But Jasmine, I hear you say, this is all very interesting, but what on Earth does all this have to do with science fiction? Well, dearest reader, let me explain. I recently discovered Becky Chambers and her character-driven novel The Long Way to a Small, Angry Planet, a story about a rag-tag crew who use their not-exactly-state-of-the-art ship to help prevent an intragalactic crisis. One of these characters, Jenks, is the ship’s comp tech, a music and tattoo enthusiast, and red-weed smoker. He also has a form of dwarfism. His mother, who was something of a hippie, refused medical interaction, including genetic screening, whilst she was pregnant with him and, once he was born, refused the genetweak that would have genetically eradicated the dwarfism that wasn’t negatively impacting Jenks’s life. By refusing to bow to pressure, his mother gave Jenks the gift of choice. He is frequently harassed by doctors who say that they can fix him. Jenks maintains that you can’t fix what isn’t broken, he refuses the genetweaks and is always completely himself.

Like most Science Fiction authors, Chambers uses a made-up procedure, in this case a genetweak, to throw her setting into the future. Genetweaks are provided as a catch-all solution to the majority of medical conditions and syndromes. Missing a chromosome? We can fix that. A little on the short side? We can fix that. Did mummy accidentally have an affair? We can fix that. The real question this novel asks is should we fix it? Should we interfere with nature? Should we genetically alter foetuses and infants to confirm with what we deem as normal? The example Chambers uses is currently a scientific impossibility and is, therefore, distanced from the current word we live in and so does not alienate her audience. Despite this distance, it is easy to make the leap from genetweaking to genetically screening pregnancies for conditions like Down Syndrome. By including details like this in her characters’ backgrounds, Chambers provokes thought in her readers and has them asking themselves difficult questions – well, she had my asking questions, anyway.

The Orville, Seth MacFarlane’s new Star Trek spoof television series, takes this thought-provocation one step further and actually talks through the issues raised, often using twentieth and twenty-first century analogies. One episode, “About a Girl,” is particularly poignant in this regard. During the episode two Boclans, a predominately male species, lay an egg together which then hatches into an incredibly rare baby girl. The parents, Bortus and Klyden, petition the ship’s doctor to perform the procedure Boclans customarily complete to change the sex of their female babies. The human doctor, along with the majority of the crew, see it as wrong to change the sex of someone who is too young to decide for themself. The Orville’s crew band together to try and convince the parents that they should not be the ones making this decision. They actual succeed … with one parent. Bortus becomes convinced after learning the story of Rudolph and how the reindeer’s supposed abnormality, his glowing nose, saves Christmas. With the parents in disagreement, the case goes to Boclan family court and though the Orville’s crew put together a terrific defence, the Boclan judge remains unconvinced and rules that the baby should undergo the procedure so as better conform to Boclan society.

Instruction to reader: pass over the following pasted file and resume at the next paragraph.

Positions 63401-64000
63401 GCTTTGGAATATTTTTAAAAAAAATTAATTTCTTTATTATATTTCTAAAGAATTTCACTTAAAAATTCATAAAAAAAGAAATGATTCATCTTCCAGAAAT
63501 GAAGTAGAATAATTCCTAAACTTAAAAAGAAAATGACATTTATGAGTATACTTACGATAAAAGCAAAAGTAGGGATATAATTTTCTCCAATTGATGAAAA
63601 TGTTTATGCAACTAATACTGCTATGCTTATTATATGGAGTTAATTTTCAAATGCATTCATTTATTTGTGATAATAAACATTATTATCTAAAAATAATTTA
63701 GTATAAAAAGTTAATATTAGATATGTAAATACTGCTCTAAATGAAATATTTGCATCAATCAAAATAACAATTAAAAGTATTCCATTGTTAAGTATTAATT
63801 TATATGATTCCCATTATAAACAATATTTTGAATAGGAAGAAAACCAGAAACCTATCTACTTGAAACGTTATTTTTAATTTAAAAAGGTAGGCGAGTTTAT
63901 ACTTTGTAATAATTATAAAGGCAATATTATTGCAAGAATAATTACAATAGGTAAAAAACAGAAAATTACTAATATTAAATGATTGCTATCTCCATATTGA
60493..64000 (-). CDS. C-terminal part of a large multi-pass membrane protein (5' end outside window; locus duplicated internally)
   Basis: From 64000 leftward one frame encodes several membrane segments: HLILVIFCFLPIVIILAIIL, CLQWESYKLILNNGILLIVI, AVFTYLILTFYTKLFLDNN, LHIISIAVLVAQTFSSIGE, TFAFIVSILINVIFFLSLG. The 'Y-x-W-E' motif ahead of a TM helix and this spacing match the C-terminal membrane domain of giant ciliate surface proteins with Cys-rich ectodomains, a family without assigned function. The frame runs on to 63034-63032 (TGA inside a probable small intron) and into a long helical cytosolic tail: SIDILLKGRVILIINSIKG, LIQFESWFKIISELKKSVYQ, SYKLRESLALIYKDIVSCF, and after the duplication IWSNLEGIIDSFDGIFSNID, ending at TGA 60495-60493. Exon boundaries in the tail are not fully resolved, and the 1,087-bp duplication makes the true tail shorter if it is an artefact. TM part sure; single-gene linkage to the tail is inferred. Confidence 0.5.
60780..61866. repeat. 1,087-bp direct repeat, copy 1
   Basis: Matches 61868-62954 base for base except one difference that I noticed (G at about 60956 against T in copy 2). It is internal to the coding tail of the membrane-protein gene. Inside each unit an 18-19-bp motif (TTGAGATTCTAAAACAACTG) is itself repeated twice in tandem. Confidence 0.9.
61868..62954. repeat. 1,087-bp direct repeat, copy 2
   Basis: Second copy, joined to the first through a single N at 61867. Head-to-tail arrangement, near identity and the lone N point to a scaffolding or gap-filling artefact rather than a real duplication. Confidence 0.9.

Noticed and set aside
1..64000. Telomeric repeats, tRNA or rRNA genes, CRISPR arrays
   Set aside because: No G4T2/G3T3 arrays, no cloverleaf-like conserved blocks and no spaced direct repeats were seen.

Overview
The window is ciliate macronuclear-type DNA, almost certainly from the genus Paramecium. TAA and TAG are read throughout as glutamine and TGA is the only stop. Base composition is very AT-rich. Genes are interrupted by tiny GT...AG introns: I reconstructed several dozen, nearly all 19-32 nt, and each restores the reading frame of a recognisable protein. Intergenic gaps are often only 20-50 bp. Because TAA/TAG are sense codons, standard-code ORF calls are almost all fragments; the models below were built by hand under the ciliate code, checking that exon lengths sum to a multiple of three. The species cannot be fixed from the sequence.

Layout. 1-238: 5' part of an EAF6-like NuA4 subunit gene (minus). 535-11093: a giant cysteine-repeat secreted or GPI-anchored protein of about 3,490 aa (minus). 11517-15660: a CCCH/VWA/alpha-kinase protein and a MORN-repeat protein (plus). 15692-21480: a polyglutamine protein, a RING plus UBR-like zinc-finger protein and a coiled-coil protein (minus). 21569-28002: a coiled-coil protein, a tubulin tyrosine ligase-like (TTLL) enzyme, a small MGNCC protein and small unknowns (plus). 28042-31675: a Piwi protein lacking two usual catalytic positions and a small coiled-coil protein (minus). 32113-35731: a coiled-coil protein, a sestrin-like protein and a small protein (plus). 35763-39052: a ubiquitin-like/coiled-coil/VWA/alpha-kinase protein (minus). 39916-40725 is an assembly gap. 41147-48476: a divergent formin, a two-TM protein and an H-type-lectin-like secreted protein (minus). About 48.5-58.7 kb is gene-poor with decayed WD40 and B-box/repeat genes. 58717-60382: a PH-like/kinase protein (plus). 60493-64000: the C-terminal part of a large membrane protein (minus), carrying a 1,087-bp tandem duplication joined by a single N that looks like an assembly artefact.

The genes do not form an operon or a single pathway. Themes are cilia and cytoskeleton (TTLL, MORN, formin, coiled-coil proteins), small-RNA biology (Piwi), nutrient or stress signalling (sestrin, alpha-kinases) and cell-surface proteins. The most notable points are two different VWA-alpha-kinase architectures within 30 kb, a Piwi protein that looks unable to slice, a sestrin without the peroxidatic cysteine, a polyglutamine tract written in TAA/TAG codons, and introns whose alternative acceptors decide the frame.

Not only did this episode bring up and talk through the ethics of performing sex reassignment surgeries on infants, it also discussed how culture affects these decisions. In Boclan society, it is normal to perform this procedure, just as it is normal to have Jewish boys circumcised. This episode did an incredible job of presenting a suitably alien example of sex reassignment in a completely relatable way. It also successfully demonstrated the struggle involved with social reformation. Change doesn’t just happen overnight. It has to be worked for by people who believe in it. It doesn’t work out for Bortus but that doesn’t mean that Boclan females will be non-existent in the future. The episode creates an undeniable sense of hope for the future – not just for Boclan females, but for all people who are often labelled abnormal, for that 1.7%that don’t fit into neat boxes, and for those that have their choices ripped away from them before they can even hold their own heads up.

Convinced yet? Not only is Science-Fiction wickedly entertaining, it can also be used to do a whole galaxy of good. Presenting serious issues in a viewer-friendly format means a whole range of people can receive the message, encoded or otherwise, and start thinking about issues that don’t directly affect themselves. And, as long as people are thinking, progress will be made. It may be slow and done one step at a time but, as long as we keep moving forward, we will boldly go into a future that accepts people for who they are and gives them the freedom to make their own decisions.

“That’s one small step for man, one giant leap for mankind.”

– Neil Armstrong, July 20th 1969, The Moon

Works Cited

“About a Girl.” The Orville. Written by Seth MacFarlane, directed by Brannon Braga, Fuzzy Door Productions, 2017.

Chambers, Becky. The Long Way to a Small, Angry Planet. Hodder and Stoughton, 2015.

“Facts About Male Circumcision.” BUPA, Accessed Dec 2017.

“I Want To Be Like Nature Made Me.” Human Rights Watch, Accessed Dec 2017.

Wright, D. et al. “Contingent Screening for Down Syndrome is an Efficient Alternative to Non-Disclosure Sequential Screening.” Queen’s University Belfast, 2004.